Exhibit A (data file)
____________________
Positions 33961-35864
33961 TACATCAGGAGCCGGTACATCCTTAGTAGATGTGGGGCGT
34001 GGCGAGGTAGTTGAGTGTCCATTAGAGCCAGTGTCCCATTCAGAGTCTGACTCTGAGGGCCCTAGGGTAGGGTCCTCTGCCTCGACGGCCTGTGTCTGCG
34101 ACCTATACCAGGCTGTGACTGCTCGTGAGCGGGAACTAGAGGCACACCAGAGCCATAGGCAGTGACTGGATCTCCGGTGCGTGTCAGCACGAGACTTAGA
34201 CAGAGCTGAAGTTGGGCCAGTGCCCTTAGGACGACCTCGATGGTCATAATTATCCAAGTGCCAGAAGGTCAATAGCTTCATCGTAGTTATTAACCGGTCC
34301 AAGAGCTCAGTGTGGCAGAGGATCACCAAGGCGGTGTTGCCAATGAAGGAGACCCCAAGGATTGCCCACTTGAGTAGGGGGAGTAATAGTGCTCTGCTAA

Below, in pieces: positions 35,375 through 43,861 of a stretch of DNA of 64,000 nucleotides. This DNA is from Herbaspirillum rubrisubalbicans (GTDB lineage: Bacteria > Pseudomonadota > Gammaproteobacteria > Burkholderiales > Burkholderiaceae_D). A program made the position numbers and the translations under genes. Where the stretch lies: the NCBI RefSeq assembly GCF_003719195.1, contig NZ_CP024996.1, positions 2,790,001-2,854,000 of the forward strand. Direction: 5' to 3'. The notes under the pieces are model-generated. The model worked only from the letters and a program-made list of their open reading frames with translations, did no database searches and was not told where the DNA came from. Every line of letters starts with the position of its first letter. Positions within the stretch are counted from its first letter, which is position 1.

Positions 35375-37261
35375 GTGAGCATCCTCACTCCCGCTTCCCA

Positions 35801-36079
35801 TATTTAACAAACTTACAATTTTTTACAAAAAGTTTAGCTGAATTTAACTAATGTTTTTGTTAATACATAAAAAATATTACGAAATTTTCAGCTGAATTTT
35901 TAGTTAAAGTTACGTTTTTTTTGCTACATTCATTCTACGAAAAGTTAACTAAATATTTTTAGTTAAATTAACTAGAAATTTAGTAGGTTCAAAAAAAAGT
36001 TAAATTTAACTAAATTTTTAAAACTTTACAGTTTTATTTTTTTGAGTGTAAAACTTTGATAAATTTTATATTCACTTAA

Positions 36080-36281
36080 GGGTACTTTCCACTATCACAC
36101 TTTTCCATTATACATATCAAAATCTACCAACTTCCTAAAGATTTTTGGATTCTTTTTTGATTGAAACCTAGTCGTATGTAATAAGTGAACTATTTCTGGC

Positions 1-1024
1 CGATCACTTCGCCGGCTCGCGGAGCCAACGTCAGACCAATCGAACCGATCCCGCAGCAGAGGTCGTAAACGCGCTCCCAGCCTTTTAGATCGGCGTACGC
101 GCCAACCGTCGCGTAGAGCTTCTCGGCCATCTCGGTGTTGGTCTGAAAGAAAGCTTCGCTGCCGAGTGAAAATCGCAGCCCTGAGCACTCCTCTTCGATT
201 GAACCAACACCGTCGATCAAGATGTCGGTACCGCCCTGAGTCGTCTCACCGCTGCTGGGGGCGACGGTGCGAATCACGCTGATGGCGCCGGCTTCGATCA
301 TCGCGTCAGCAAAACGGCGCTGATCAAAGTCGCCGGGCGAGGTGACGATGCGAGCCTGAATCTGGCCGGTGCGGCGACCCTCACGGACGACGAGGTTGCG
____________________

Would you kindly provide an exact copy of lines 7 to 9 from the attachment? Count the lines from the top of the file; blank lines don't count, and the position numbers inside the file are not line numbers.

Below, in pieces: positions 35,375 through 43,861 of a stretch of DNA of 64,000 nucleotides. This DNA is from Herbaspirillum rubrisubalbicans (GTDB lineage: Bacteria > Pseudomonadota > Gammaproteobacteria > Burkholderiales > Burkholderiaceae_D). A program made the position numbers and the translations under genes. Where the stretch lies: the NCBI RefSeq assembly GCF_003719195.1, contig NZ_CP024996.1, positions 2,790,001-2,854,000 of the forward strand. Direction: 5' to 3'. The notes under the pieces are model-generated. The model worked only from the letters and a program-made list of their open reading frames with translations, did no database searches and was not told where the DNA came from. Every line of letters starts with the position of its first letter. Positions within the stretch are counted from its first letter, which is position 1.

Positions 35375-37261
35375 GTGAGCATCCTCACTCCCGCTTCCCA